Sunday, September 19, 2021
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Pedal power: Custom bike shop helps cyclists cruise in style

🕐 5 min read

Clyde James Cycles

4201 Stanley Keller Road

Suite B

Haltom City 76117


Clyde James calls his custom-made bicycles “moving art.”

The 32-year-old entrepreneur owns Clyde James Cycles, a namesake full-service bicycle shop in Haltom City. James, a self-taught builder, creates some of the most innovative styles of pedal bikes and trikes to date – all designed from an artistic perspective. Not your grandfather’s two-wheeled machines, they are turning heads in and out of the bicycle cruising scene.

Handmade for anyone of any age, the one-of-a-kind bicycles are right out of James’ wheelhouse and feature a variety of styles, including choppers, lowriders, rat rods, beach cruisers, stretched cruisers and drift trikes. Some designs blend wood and metal. Bright hues of lime green, turquoise and orange pop against the whitewall tires. Adults take a seat on one and feel like a kid again.

“It’s all about making my brand. It’s creating unique designs that no one else is doing. It’s outside the box. These are not one-size-fits-all bicycles. These are bicycles for different types of people,” James said.

“You can’t go out and buy what I create. Each one has to be made. There’s an artistic process to it. It’s got to flow but it’s got to move. It’s moving art, that’s what it is. That’s what makes this exciting.”

In addition to the made-to-order bikes and custom fabrication, Clyde James Cycles sells parts and accessories as well as repairing and restoreing old and vintage bicycles.

“We’ve had customers bring in their bikes that they’ve had since they were kids – brands that aren’t even made anymore – and have restored them to look like new again. Customers love that,” James said. “When I opened the doors here I only had two bicycles. I went from those two to what I have now. It’s been a blessing.”

James started his bicycle shop four years ago thanks to a 1969 Cadillac Coupe de Ville. He grew up in Haltom City and attended Haltom High School but dropped out and took a job framing houses and commercial buildings for a local company. When the housing market slumped in 2007-2008, James found work at a custom frame shop for cars and trucks.

“That’s where I took my knowledge of framing wood and turned that into fabricating metal,” he said. “I taught myself what I needed to know. It’s definitely been a learning process. In business you need to have a lot of book smarts, but a lot of street smarts and common sense are what get you by on a day-to-day basis.”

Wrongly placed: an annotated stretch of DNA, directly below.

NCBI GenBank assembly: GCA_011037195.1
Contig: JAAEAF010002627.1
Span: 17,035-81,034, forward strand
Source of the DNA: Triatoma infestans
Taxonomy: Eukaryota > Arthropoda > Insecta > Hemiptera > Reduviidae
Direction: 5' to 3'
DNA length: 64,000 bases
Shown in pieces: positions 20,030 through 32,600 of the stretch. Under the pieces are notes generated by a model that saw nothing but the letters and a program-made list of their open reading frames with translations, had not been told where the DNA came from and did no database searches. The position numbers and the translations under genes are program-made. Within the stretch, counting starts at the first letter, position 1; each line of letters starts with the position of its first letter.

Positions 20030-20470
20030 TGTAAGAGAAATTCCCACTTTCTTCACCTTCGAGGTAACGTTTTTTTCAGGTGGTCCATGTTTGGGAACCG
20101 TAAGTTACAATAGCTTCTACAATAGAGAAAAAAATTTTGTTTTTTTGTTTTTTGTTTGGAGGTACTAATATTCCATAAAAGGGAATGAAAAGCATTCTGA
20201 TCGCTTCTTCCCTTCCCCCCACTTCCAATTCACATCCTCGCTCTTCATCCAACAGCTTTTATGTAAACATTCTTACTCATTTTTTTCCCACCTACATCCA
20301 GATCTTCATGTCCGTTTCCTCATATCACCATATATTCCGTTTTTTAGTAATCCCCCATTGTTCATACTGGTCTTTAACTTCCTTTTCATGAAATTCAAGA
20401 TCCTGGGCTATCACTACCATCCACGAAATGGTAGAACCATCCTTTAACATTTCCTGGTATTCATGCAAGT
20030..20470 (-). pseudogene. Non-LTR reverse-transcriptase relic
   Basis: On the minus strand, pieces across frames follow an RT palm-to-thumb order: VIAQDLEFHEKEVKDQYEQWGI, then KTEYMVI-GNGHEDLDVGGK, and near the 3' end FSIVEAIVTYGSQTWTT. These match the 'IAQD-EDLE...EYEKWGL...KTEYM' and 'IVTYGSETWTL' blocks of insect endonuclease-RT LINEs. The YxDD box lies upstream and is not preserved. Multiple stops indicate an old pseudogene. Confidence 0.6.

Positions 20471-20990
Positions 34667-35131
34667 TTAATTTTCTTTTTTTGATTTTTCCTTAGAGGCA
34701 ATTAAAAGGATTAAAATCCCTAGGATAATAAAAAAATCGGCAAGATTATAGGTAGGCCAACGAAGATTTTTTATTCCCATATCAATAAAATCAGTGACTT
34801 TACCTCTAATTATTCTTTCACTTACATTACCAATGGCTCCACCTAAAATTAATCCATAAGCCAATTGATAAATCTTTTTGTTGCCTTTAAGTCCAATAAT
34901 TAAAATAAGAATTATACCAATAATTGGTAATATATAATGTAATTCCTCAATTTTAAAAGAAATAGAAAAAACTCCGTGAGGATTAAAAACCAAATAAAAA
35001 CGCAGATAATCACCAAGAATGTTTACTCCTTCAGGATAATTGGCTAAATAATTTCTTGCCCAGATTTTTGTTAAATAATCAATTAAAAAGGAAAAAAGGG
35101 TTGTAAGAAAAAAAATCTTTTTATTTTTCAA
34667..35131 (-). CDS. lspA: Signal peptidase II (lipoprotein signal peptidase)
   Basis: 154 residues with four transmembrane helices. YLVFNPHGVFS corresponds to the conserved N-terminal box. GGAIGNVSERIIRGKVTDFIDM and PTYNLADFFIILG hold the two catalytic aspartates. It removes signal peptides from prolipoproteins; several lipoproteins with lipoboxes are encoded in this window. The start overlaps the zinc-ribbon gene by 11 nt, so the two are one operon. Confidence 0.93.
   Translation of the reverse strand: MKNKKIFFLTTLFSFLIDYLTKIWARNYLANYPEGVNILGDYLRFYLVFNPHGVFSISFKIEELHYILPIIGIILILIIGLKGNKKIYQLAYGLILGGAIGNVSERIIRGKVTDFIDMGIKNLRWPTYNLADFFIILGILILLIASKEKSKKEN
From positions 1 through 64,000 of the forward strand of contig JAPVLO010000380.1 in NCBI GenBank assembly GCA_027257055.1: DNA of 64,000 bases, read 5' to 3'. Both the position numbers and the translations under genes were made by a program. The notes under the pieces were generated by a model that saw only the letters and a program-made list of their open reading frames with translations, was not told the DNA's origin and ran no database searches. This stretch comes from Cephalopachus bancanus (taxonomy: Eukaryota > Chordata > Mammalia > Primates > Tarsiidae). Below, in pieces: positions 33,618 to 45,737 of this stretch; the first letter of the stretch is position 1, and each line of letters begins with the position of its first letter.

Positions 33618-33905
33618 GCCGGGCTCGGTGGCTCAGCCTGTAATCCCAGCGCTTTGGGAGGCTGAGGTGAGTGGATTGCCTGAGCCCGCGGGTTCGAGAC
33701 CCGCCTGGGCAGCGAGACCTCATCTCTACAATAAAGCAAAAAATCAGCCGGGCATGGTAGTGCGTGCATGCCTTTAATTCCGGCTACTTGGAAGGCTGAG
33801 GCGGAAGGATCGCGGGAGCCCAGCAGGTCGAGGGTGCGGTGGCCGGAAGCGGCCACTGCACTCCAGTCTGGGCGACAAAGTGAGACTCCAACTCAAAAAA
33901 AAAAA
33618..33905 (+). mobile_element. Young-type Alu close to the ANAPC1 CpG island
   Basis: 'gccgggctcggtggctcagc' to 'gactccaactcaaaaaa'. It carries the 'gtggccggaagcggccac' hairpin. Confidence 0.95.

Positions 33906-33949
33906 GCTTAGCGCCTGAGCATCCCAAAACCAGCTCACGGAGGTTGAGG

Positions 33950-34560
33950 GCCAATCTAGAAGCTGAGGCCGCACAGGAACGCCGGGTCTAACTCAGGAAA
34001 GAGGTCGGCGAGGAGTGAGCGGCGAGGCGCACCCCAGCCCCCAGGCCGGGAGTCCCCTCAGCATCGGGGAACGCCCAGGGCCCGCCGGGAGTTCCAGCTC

When the owner of that shop moved to California, he offered James a job there.

“I didn’t want to move to California. I was already building bicycles and decided to open my shop,” James said.

James had spent almost two years restoring and customizing the ’69 Coupe de Ville, “putting a lot of cool stuff into it,” he said. He sold the car for $6,000 to bankroll his business.

“I really loved the car but I knew if I wanted to get my business going that I had to sacrifice something. Because I put in all my labor and all my time it ended up being like a savings account for me. Instead of putting money in the bank I put it in the car,” he said.

“I really needed to leap forward with that first step. I made the right decision to sell that car to help me get started. Everybody says, ‘Oh, I wish I had my own business.’ What you don’t hear them saying is, ‘I’m willing to sacrifice everything to make things happen.’ It’s never going to happen if you don’t step up and make the sacrifice,” he said.

James said his first year in business was tough but word-of-mouth advertising continues to keep the venture rolling forward. James sells his custom creations on eBay and a recently completed website. He also generates sales and awareness via social media.

“We’ve done better and better over the years and have added new inventory, which is key to future success,” he said. “Faith is part of my success. I feel like I can do this. In business if you make one wrong decision it’s over. One misstep can possibly end a business. My faith has been key every day to helping me make the best decisions and stay in business.”

For now, Clyde James Cycles is a one-man operation. James estimates he puts in 70 to 100 hours a week to run the business. He says his shop stands apart from the competition because of the customer service and quality he puts into each custom design, repair or restoration. Every custom bike comes with a title and a serial number, another way he says he shows his creativity and attention to the customer.

“My customer service is No. 1,” he said. “My custom designs that I build are different from what other builders are doing. The overall creativity that we put into it is key.”

James also gives back to the community. He collects toys and raises awareness for local charities and has built and donated custom bicycles to the Texas Scottish Rite Hospital for Children, Cook Children’s Hospital and for foster children. He’s been working on a special design for a customer with cerebral palsy.

“You can make a difference for somebody else. That’s worth so much more than making money,” he said.

“It’s the passion that keeps it going,” James continued. “When you have the passion and are excited about what you’re doing, then you can make it past those times when your body is so worn out that you don’t want to do it anymore. That’s what keeps me going. I’m so passionate about the design process, the artistic side of it. That keeps me excited. It’s not just about the money. You have to have a passion for it too. Without passion the money will fizzle out.”

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